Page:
I owe my readers an apology for not posting much last week. I was too busy doing other stuff, and besides Dutch politics are now in a relatively calm phase where relatively little is happening.
Anyway, both Peil.nl and the Politieke Barometer have published new polls, and I’ve added them to the polls page.
In both polls D66 loses seats to the right (2 and 3, respectively), so it seems moderate right-wing voters who until now favoured the Democrats are returning to their original choice. The CDA is definitely stabilising; it wins one or two seats. Same for the VVD, while Peil.nl gives the PVV one seat less, and the Politieke Barometer one seat more. On the left there are small changes; according to Peil.nl the PvdA loses one seat to GL, while the Politieke Barometer says the SP wins two seats from GL.
The take-away is that the CDA is done falling and will start to rise again, while D66 is in trouble.
The CDA’s rise could change the nature of the campaign. The christian-democrats desperately want to cast the elections as a prime-minister race between Balkenende and Cohen. If they succeed, they’ll draw right-block voters that currently opt for VVD, PVV, or maybe D66. The latest batch of polls shows that the last party, at least, is feeling the CDA’s pull.
In the next few weeks the CDA will draw roughly equal to the PvdA, and then the fight will start in earnest. Both parties profit: both will draw third-party voters from their own block, and it now seems likely both parties will end somewhere around 40 seats.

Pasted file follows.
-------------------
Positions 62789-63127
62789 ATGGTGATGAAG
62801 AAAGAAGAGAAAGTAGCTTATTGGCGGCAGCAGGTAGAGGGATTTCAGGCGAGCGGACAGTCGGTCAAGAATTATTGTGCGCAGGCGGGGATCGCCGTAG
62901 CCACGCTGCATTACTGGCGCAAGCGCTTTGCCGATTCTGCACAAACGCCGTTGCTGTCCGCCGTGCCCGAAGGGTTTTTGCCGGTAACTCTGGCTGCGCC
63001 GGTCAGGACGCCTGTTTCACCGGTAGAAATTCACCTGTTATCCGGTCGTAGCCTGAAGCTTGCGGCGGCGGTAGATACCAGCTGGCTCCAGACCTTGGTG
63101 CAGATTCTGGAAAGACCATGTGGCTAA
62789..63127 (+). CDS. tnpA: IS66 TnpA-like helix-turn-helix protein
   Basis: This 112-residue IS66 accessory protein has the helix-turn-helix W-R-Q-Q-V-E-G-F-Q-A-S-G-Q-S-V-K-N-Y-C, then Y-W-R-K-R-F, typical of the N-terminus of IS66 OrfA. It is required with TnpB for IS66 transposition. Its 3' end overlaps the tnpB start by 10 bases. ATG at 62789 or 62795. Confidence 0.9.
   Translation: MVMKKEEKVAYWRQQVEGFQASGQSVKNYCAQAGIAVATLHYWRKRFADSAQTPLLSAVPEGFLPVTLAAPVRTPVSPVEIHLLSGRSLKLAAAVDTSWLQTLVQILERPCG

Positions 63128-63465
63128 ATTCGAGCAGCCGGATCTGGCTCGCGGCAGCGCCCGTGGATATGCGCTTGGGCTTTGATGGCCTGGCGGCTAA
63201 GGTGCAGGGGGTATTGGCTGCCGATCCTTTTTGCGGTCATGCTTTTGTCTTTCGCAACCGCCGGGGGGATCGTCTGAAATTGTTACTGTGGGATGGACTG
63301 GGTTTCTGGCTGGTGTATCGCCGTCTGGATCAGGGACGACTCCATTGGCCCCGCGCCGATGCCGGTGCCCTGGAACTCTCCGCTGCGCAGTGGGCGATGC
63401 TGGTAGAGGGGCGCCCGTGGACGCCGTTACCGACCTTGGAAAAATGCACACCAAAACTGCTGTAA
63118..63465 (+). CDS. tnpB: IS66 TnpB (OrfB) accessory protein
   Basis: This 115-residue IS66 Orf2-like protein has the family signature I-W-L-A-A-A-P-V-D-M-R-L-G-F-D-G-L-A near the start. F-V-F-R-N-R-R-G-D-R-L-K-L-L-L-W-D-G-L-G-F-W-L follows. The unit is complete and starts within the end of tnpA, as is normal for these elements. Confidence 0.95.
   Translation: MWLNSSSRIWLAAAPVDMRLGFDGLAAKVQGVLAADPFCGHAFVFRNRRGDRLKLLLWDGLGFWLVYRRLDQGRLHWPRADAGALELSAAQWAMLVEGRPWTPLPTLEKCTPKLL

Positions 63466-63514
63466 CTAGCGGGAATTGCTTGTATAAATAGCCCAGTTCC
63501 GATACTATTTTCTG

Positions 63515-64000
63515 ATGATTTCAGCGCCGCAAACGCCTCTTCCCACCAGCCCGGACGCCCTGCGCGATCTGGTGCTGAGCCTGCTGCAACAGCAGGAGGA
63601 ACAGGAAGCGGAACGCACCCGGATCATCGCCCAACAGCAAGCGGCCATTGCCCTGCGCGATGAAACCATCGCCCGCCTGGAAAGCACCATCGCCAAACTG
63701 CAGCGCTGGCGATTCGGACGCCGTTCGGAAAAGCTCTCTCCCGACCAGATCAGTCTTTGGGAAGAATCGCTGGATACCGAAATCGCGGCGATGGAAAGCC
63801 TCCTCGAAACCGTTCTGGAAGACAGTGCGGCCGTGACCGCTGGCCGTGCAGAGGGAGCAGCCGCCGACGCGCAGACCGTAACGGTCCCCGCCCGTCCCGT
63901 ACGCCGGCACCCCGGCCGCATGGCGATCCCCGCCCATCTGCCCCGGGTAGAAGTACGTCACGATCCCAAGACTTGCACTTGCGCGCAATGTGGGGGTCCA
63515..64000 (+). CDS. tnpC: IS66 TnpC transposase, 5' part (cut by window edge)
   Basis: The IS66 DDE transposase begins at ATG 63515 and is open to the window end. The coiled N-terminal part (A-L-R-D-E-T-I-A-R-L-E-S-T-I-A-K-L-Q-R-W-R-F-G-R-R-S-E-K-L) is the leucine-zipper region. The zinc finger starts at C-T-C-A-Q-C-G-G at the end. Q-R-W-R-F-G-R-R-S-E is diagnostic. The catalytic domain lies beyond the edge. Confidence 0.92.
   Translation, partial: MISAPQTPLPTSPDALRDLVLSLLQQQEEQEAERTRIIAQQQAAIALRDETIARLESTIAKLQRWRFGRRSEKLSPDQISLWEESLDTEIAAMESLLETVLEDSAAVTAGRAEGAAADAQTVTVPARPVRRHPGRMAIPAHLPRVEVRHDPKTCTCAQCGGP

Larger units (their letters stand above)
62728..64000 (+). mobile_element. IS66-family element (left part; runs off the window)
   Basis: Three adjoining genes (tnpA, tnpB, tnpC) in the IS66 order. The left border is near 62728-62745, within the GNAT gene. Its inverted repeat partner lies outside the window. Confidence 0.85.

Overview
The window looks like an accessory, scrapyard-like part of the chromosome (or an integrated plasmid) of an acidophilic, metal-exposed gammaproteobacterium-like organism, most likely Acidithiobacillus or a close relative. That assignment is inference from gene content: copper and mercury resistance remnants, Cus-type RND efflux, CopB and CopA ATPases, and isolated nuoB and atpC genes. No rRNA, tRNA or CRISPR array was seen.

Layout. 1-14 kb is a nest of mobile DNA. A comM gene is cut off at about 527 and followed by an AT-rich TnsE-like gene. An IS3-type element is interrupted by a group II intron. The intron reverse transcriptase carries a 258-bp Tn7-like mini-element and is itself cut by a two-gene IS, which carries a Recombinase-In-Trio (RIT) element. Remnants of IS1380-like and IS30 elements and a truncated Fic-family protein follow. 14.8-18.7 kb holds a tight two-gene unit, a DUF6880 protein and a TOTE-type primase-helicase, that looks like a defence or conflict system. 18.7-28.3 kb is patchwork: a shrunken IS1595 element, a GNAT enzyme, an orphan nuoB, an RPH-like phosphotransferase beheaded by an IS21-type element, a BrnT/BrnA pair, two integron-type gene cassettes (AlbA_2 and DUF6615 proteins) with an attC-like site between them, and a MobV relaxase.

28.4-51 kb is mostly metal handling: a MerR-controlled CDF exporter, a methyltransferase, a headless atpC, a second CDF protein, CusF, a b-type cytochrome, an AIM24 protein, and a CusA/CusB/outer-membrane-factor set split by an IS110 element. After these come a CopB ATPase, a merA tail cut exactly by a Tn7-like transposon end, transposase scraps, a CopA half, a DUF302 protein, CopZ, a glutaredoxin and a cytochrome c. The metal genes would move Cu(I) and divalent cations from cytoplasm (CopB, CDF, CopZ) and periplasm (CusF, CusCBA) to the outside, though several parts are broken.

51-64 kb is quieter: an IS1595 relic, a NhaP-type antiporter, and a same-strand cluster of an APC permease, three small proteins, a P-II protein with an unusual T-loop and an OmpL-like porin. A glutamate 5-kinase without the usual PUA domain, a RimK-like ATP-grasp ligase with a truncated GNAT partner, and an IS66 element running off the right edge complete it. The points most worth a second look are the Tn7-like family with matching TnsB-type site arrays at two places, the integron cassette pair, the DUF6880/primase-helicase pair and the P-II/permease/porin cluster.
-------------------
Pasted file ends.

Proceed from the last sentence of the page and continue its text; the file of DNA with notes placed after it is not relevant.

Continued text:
However, the largest party can take the initiative in coalition negotiations, and therefore the exact scores of both parties are extremely important. That’s what gives the prime-minister race its unique impetus: voters truly have a chance to determine who’s going to be the next government“s leader.
Coalition-wise the loss of D66 to the right means that the right-wing coalition is the largest; it’s currently at 73 seats in my dampened average; two seats more than in current parliament. The winners of the last few weeks, centre-left and purple, have lost a few seats. Still, if either coalition invites GL they’ll still have a majority.
Since it remains questionable whether a right-wing coalition, that must include Wilders, is feasible, I continue to feel that the next government will be either centre-left-green or purple-green. Obviously, the CDA is violently opposed to the latter option, which would exile them to the alien lands of opposition. So it must become the largest party.
That’s what at stake here, and the christian-democrats understand that full well. I don’t doubt that these latest polls were received with great gladness in CDA circles.
<— Negotiations to watch — Den Haag | Know your coalitions — Purple —>
This is the political blog of Peter-Paul Koch, mobile platform strategist, consultant, and trainer, in Amsterdam. It’s a hobby blog where he follows Dutch politics for the benefit of those twelve foreigners that are interested in such matters, as well as his Dutch readers.